This nostalgic and historical picture book follows Huey through South Seattle as he retraces his steps through the charming neighborhood surrounding Sick’s Stadium to find his lost ticket--and follows him through the big game to victory. Neighbors from all different backgrounds listen to the game, announced by the beloved Leo Lassen, as Huey visits locally owned shops like the Italian bakery and the Japanese fish market. Featuring the vibrant retro illustrations by Larry Gets Lost series creator John Skewes, Ticket to the Pennant celebrates diversity and will be cherished by baseball fans young and old.
Mark Holtzen and his family live in Seattle. He teaches third grade and wrote and published The Pig War, a novel set in the San Juan Islands.
John Skewes is a professional illustrator living in Seattle. As the creator and illustrator of the award-winning Larry Gets Lost® children’s book series, John has followed Larry from the southern tip of Texas to tiny Nome, Alaska, and has been lost several times himself.
"Skewes’ bright, retro-flavored cartoons complement the text, vividly capturing the time and place as well as Huey’s changing emotions. Sweet and wistful nostalgia for a bygone era."
"A 32 page celebration of a time when baseball was the only game in town."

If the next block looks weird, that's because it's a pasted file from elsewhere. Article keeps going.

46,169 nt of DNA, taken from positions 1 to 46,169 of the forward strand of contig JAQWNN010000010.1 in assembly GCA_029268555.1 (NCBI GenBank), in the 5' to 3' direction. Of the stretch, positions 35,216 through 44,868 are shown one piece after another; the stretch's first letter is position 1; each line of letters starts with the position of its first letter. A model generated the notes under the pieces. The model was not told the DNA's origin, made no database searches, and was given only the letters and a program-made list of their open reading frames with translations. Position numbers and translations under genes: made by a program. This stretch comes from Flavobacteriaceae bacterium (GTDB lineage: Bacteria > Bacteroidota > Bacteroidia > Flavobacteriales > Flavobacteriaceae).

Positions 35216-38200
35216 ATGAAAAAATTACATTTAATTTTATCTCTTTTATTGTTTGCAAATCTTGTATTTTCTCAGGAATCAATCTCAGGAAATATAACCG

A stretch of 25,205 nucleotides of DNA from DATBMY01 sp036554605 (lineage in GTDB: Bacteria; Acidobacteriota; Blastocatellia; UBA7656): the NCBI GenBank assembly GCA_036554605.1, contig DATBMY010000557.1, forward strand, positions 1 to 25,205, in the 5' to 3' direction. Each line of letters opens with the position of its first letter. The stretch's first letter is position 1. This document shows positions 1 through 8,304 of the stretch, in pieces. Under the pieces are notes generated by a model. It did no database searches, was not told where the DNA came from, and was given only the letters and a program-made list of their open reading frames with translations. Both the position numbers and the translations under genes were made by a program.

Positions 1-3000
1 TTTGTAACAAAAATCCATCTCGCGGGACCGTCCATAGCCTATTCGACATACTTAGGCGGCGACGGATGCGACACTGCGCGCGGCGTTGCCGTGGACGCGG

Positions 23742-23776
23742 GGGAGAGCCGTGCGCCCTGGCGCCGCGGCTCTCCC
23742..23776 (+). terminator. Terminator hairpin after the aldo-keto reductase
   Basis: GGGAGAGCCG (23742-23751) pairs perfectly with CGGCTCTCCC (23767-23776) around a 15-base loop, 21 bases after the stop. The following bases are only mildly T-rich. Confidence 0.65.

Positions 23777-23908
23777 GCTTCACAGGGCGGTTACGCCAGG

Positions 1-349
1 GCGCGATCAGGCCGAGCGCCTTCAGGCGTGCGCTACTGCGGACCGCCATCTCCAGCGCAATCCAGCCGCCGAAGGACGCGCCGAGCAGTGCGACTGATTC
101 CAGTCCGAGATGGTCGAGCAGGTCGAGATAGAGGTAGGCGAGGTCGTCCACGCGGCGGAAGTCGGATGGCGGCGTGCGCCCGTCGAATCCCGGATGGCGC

—KING-5 TV Evening Magazine
"People who know Seattle baseball or the Rainier Valley neighborhood will enjoy this trip down memory lane."
—Puget Sound Council for the Review of Children's Media
“This is a book for young sports fans...but also for readers of any age who crave a sense of history and community.”
—NW Book Lovers
"[A] great book about a much-loved aspect of the history of our area."
"[A] gorgeous new picture book...featuring beautiful retro-style illustrations from John Skewes"
—The Winged Pen
“Even if you are not a baseball fan, I promise you will also warm to Mark Holtzen’s slice of Seattle history.”
—Newbery Honor-Winning Author Kirby Larson
“A Ticket to the Pennant will engage every baseball fan from Seattle on the west coast to Baltimore on the east, and every place between.”
—Kid Lit Reviews
“Shows how baseball unites diverse communities.”
—Northwest Asian Weekly